Seminar on Machine Learning and Physics: a long standing relation? by Gorka Muñoz-Gil from ICFO, Nexus, 3 March 2020

Machine Learning and Physics: a long standing relation?
Seminar by Gorka Muñoz-Gil from ICFO, Barcelona, Spain.

In this talk, I will review the recent advances in single trajectory characterization via Machine Learning methods. Then, I will introduce the AnDi challenge, a competition which aims at bringing together a vibrating and multidisciplinary community of scientists working on the problem of anomalous diffusion.

Place: Nexus room, Fysik Origo, Fysik
Time: 03 March, 2020, 16:00

Seminar on Robust automated reading of the skin prick test via 3D imaging and parametric surface fitting by Jesús Pineda from Universidad Tecnologica de Bolivar, Nexus, 3 March 2020

Robust automated reading of the skin prick test via 3D imaging and parametric surface fitting.
Seminar by Jesús Pineda from the Universidad Tecnologica de Bolivar, Cartagena, Colombia.

The conventional reading of the skin prick test (SPT) for diagnosing allergies is prone to inter- and intra-observer variations. Drawing the contours of the skin wheals from the SPT and scanning them for computer processing is cumbersome. However, 3D scanning technology promises the best results in terms of accuracy, fast acquisition, and processing. In this work, we present a wide-field 3D imaging system for the 3D reconstruction of the SPT, and we propose an automated method for the measurement of the skin wheals. The automated measurement is based on pyramidal decomposition and parametric 3D surface fitting for estimating the sizes of the wheals directly. We proposed two parametric models for the diameter estimation. Model 1 is based on an inverted Elliptical Paraboloid function, and model 2 on a super-Gaussian function. The accuracy of the 3D imaging system was evaluated with validation objects obtaining transversal and depth accuracies within ± 0.1 mm and ± 0.01 mm, respectively. We tested the method on 80 SPTs conducted in volunteer subjects, which resulted in 61 detected wheals. We analyzed the accuracy of the models against manual reference measurements from a physician and obtained that the parametric model 2 on average yields diameters closer to the reference measurements (model 1: -0.398 mm vs. model 2: -0.339 mm) with narrower 95% limits of agreement (model 1: [-1.58, 0.78] mm vs. model 2: [-1.39, 0.71] mm) in a Bland-Altman analysis. In one subject, we tested the reproducibility of the method by registering the forearm under five different poses obtaining a maximum coefficient of variation of 5.24% in the estimated wheal diameters. The proposed method delivers accurate and reproducible measurements of the SPT [1].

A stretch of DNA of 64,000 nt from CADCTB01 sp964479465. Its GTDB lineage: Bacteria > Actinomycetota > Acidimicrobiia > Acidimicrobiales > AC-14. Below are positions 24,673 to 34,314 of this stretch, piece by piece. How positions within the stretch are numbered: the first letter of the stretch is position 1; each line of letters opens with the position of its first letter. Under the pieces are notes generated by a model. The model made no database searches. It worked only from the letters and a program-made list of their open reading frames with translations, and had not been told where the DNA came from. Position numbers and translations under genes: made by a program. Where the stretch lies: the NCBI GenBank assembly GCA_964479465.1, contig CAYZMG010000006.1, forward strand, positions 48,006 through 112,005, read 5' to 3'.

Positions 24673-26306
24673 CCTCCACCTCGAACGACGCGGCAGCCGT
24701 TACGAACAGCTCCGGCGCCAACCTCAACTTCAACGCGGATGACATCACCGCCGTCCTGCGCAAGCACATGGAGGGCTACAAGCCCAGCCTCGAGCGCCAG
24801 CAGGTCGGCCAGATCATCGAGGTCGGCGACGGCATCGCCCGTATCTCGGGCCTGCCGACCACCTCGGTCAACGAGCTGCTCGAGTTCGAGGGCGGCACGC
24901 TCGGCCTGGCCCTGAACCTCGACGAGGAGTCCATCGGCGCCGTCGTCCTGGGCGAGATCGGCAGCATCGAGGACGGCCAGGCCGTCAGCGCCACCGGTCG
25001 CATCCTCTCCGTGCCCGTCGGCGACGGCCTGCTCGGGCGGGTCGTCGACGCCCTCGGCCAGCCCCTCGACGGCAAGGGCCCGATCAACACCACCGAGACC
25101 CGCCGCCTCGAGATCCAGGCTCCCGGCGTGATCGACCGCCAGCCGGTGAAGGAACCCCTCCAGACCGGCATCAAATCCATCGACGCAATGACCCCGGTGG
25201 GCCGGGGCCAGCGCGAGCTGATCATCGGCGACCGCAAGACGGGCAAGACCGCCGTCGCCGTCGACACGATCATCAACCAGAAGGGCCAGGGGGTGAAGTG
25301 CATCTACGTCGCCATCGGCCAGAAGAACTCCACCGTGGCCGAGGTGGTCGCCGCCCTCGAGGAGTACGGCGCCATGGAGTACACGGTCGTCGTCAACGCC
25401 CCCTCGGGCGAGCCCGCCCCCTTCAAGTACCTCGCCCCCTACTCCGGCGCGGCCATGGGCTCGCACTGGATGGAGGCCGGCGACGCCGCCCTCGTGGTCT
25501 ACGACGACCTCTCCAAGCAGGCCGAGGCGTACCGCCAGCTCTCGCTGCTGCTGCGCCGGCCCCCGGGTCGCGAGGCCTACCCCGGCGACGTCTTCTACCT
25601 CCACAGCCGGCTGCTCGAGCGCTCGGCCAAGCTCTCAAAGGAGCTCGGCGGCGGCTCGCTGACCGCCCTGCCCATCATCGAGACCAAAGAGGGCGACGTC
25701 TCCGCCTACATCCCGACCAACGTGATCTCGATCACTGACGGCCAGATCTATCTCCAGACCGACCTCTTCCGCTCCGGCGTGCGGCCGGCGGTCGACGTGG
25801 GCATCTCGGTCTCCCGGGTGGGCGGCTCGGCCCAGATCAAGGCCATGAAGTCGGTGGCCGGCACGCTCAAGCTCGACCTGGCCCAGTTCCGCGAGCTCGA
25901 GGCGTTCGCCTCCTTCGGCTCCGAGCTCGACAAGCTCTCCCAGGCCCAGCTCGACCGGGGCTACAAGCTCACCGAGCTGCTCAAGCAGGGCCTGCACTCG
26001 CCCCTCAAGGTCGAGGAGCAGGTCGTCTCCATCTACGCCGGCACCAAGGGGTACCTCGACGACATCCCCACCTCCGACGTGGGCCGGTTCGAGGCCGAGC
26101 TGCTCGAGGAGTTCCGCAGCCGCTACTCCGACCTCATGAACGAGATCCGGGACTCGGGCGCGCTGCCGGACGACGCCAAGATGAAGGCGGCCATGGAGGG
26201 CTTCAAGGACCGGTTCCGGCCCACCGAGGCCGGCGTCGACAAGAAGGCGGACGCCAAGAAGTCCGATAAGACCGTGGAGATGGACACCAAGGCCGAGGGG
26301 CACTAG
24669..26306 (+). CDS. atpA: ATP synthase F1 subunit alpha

References:

  1. Jesus Pineda, Raul Vargas, Lenny A. Romero, Javier Marrugo, Jaime Meneses & Andres G. Marrugo (2019) Robust automated reading of the skin prick test via 3D imaging and parametric surface fitting. PLOS ONE 14(10), e0223623.

Place: Nexus room, Fysik Origo, Fysik
Time: 03 March, 2020, 11:00

Yu-Wei Chang visits the Soft Matter Lab. Welcome!

Yu-Wei Chang is an engineer at the Digital Medicine Center at National Yang-Ming University in Taiwan, working on a machine learning approach for phenotyping psychiatric disorders.
He will visit us for 2 months from February 29, 2020, to April 30, 2020, and he will be working on deep learning for Alzheimer’s Disease as well as the development of BRAPH 2.0 (March-April 2020).

Seminar on polymers under local active forces: a simplified stochastic model for motor-induced translocations by Laura Natali from Università di Roma “La Sapienza”, Nexus, 22 January 2020

Polymers under local active forces: a simplified stochastic model for motor-induced translocations.
Seminar by Laura Natali from the University of Rome “La Sapienza”, Rome, Italy.

Molecular motors are a wide class of enzymes that can transport even large macromolecules by converting chemical into mechanical energy, through the process of ATP-hydrolysis. Among those, active nanopore translocation is a common mechanism to carry proteins across biological membranes. The phospholipid bilayer is impenetrable for the folded protein, that requires to be unfolded and pulled across channels such as alpha-hemolysin [1]. Exploiting the translocation process, we can acquire information about the target proteins’ structure, such as the intermediate configurations between the folded and denatured structures [2]. Here follows the interest in modeling the motor proteins complex in a simple simulation setup.